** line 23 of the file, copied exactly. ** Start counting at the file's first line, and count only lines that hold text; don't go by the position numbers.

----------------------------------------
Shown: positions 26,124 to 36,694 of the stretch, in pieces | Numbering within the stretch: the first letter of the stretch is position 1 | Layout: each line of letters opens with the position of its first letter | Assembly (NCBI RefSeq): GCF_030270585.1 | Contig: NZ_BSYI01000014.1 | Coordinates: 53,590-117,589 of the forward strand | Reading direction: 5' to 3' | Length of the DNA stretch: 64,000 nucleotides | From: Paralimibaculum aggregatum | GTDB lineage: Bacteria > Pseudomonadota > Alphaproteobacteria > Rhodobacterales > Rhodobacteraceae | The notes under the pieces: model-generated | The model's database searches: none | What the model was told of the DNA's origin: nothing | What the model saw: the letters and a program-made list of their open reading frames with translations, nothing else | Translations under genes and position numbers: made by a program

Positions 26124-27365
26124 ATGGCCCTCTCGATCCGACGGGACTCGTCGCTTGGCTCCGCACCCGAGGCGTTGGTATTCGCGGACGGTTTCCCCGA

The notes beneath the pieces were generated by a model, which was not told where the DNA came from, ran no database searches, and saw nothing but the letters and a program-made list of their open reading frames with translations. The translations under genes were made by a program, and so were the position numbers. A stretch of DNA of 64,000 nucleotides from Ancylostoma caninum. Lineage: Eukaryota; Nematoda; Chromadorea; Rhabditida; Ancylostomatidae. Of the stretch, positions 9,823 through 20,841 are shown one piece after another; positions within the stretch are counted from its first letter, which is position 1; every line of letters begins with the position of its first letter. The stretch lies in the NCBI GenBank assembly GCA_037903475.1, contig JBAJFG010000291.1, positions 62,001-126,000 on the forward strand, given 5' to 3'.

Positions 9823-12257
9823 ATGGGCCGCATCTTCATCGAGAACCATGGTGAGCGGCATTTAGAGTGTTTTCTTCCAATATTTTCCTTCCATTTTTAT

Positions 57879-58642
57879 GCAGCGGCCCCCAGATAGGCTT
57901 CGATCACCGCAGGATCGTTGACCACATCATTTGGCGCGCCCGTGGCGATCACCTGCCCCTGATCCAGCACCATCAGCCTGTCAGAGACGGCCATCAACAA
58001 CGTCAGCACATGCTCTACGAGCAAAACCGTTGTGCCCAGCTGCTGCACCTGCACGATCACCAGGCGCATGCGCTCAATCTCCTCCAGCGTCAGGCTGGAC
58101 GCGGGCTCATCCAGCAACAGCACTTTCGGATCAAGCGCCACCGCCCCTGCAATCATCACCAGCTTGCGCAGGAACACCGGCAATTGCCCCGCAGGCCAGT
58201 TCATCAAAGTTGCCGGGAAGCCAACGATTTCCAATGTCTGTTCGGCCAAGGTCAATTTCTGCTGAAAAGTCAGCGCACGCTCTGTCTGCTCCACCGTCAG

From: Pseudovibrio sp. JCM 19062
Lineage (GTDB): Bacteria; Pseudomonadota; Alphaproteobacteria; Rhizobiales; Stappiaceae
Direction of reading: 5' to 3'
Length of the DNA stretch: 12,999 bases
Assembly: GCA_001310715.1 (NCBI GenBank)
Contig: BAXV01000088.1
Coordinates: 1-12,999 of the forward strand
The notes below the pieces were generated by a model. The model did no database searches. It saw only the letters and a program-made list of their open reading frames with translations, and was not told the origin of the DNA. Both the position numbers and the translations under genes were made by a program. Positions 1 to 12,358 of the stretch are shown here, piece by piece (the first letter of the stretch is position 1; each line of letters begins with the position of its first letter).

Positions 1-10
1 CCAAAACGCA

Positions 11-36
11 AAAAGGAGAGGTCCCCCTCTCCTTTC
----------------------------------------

Positions 11-36